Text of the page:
Maybe if DRACULA’S DAUGHTER hadn’t cost Universal so much money to make it would have had a better box office net. Mind you, it wasn’t a bomb, it just didn’t set the world on fire. Part of the problem was that horror was guttering at the studio. The Production Code, passed years earlier but slow in asserting itself, was finally exerting influence on movie content. Gone were the days of Bela Lugosi skinning Boris Karloff alive or Karloff crushing Lugosi in an industrial press. The grotesque was off the table and, though DRACULA’S DAUGHTER contained no moments of what you might call genuine horror, it would be the last horror film out of the Universal gate for several years. Over the decades, the film took something of a barracking from genre aficionados, dismissed as “disjointed” and second tier. In his 1966 overview Horrors!, Drake Douglas branded it “heavy, plodding, and dreary” while Alan Frank went so far as to say, in The Horror Film Handbook in 1982, that it was “totally unatmospheric.” Carlos Clarens was a dissenting voice in Horror Movies: An Illustrated Survey, calling DRACULA’S DAUGHTER “a serious, unpredictable horror film that, although lacking such distinguishing names as Karloff and Lugosi, did not deserve to go unnoticed as it did.” Clarens may have been the first critic to appreciate the lesbian undertones that would endear the film to a new generation of fans from the 1960s on, making it the Mother Hen of such Sapphic excursions as BLOOD AND ROSES (1965), THE VAMPIRE LOVERS (1970), THE VELVET VAMPIRE (1971), DAUGHTERS OF DARKNESS (1971), THE BLOOD SPATTERED BRIDE (1972) and… well, the list goes on and on. DRACULA’S DAUGHTER is innovative in other ways, too, offering as it does one of the first (if not the first) sympathetic vampire, whose torment and confusion live on in the genre today.
As transgressive and forward looking as DRACULA’S DAUGHTER may be, none of these factors was the reason I kept the film close to my heart for so long. Part of the appeal for me has everything to do with timing — it was simply one of the first Universal classic horror films I ever saw and if memory serves I saw it before I saw DRACULA, so I had no standard with which to compare it. In retrospect, if you stand the film alongside BRIDE OF FRANKENSTEIN (1935), DRACULA’S DAUGHTER pales by comparison. DAUGHTER is small where BRIDE is big, quiet rather than over-the-top, and played straight rather than with James Whale’s customary (FRANKENSTEIN notwithstanding) sardonicry. There are no big moments… and I think that’s the charm for me. Some classics you remember highpoint by highpoint, with their little moments, the bridging scenes, the transitions, falling between the cracks like the toast crumbs that go down the gap between the kitchen counter and the stove. Pitched in a minor key, a chamber piece rather than a symphony of terrors, DRACULA’S DAUGHTER is all about oddly quiet moments that are suffused with the macabre: the discovery of Dracula’s corpse, Marya Zaleska’s bedazzlement of the policeman standing watch over the coffin, her cremation of her father’s remains, and her failed attempt to brighten her soul by sitting down at the piano.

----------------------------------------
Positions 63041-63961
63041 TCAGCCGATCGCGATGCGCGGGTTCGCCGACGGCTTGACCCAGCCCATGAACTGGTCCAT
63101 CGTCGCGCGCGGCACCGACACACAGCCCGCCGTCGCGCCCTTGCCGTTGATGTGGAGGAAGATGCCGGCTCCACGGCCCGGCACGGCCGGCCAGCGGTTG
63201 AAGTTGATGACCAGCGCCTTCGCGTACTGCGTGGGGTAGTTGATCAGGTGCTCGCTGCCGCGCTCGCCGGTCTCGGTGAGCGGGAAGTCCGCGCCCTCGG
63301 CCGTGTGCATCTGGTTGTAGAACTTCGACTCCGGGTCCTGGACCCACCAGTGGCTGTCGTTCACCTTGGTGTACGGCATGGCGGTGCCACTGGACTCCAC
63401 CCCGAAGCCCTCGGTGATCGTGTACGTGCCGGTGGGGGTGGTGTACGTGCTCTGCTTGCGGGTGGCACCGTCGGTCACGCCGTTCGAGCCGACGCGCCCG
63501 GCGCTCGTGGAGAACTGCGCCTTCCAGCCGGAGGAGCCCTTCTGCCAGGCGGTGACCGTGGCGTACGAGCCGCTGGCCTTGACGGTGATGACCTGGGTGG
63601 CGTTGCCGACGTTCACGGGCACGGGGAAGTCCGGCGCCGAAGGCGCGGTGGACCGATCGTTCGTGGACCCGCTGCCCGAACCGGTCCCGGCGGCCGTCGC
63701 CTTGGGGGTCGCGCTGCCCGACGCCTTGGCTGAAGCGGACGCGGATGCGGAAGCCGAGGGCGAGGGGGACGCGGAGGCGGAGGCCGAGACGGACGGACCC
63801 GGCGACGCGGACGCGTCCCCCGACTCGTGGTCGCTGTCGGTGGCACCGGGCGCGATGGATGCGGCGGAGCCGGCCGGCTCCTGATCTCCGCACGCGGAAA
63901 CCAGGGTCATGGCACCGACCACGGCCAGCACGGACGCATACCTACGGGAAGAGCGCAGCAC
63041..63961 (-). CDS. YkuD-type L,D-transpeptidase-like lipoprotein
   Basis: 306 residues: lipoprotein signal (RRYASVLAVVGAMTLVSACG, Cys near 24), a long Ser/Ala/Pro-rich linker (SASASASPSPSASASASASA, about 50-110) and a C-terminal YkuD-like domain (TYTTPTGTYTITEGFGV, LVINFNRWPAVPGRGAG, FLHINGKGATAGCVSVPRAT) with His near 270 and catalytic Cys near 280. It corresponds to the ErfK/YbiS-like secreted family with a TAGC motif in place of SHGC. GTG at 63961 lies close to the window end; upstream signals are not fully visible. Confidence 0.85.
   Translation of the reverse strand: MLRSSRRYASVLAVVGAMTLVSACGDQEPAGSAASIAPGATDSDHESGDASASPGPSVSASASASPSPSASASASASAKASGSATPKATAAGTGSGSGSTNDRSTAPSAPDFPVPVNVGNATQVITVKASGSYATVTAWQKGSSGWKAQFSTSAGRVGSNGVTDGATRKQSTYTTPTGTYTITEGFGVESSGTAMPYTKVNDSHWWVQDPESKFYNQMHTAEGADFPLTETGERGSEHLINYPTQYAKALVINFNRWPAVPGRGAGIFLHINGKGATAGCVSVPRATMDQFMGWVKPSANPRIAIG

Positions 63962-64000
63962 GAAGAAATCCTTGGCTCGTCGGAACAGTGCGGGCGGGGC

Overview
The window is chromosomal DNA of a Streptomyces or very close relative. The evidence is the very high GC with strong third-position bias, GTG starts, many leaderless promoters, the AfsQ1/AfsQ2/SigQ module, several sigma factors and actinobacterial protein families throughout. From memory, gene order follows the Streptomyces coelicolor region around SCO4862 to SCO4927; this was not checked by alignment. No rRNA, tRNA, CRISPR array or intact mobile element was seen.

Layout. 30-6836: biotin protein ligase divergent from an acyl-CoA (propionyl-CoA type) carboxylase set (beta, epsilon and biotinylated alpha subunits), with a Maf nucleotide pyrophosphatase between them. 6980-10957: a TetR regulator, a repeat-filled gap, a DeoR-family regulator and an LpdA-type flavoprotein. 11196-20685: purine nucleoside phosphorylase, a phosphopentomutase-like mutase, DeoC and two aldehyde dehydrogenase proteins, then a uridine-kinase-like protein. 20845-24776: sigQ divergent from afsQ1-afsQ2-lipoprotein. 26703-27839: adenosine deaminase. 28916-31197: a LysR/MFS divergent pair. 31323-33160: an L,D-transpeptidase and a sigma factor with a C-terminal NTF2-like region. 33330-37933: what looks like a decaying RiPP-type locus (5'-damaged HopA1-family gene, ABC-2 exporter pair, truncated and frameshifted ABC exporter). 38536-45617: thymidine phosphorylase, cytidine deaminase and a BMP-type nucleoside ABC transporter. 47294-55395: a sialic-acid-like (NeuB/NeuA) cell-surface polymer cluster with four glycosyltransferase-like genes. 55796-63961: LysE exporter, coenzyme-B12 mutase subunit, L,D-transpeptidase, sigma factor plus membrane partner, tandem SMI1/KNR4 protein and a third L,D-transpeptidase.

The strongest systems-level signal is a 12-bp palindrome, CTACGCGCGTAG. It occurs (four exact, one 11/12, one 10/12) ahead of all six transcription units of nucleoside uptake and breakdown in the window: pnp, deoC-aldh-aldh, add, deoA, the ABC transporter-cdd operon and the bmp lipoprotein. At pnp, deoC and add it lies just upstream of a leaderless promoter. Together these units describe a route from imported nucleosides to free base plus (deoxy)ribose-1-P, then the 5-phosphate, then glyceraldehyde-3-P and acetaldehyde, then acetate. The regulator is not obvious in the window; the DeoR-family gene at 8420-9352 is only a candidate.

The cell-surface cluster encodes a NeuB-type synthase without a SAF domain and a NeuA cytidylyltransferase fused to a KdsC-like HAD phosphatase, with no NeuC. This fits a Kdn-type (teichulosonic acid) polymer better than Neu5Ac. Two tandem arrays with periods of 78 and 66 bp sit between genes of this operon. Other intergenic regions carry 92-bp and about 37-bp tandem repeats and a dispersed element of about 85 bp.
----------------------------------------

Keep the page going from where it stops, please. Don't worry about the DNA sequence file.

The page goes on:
What follows is the film’s best scene, as all of Marya’s optimistic, healing, life-affirming mental pictures are turned dark and disturbing by the Guignol innuendo of Sandor, who aspires to the very amoral immortality from which Marya flees . The dialogue between Holden and Pichel is priceless and their two diametrically opposed personalities could be seen to represent halves of the same divided mind, the one that seeks to create but desires to destroy, the one that hopes for the best and expects the worst, the one that staves off the inevitability of oblivion with fantasies of eternity. Though they are not romantically involved, Marya and Sandor are a great horror couple, so much more interesting than Edward and Bella or Sookie and Vampire Bill, and they don’t even need to get their kits off. I wonder if they could have been in any way an influence on Charles Addams in the creation of Morticia and Gomez.
DRACULA’S DAUGHTER allows me a glimpse into a world in which I want to live, though I know by the light of day the place would kill me. That’s the magic of the movies for you. I love the wet cobblestone streets of a pre-World War II London (albeit one faked on the Universal backlot), the garrets of Soho (where Marya and Sandor keep an artist’s studio/killing jar), the bookshop where Otto Kruger pretends to be a cop so he can extract information from the proprietor, the hospital where all of Marya Zaleska’s victims expire, the society drawing rooms, the home libraries, and even the Scottish hunting club (mocked up somewhere in the San Fernando Valley) from which Kruger’s acerbic hero is dragged to put DRACULA’S DAUGHTER into motion. The movie’s subdued approach gives me time and space to imagine myself in that world, tagging along with both protagonist and antagonist, a fly on the wall, an accomplice, an intimate. I fear that movies have lost the ability to include you in such a quiet way, so eager are they to sell you, market you, manipulate and blow you away. At age 51, I don’t really need or want to be blown away anymore. I’d rather be beguiled and charmed. DRACULA’S DAUGHTER does that for me and it was my honor to be asked by Turner Classic Movies to sit down with Robert Osborne and plead its case. I hope you’ll tune in tonight at 6:45 Pacific Standard Time, 9:45 Eastern Standard Time (I don’t know what the Carpathian Standard Time is but given that those people are often out at night I’m sure they’ve set their DVRs) to see the film (for the first or the nth time) and hear me talk about it. My fellow Morlocks Suzi Doll, Pablo Kjolseth, and Moira Neylon will be joining me and Robert for the evening and I think you’ll like the movies they have picked out as well. All hail the Movie Morlocks and the young muse Cinema!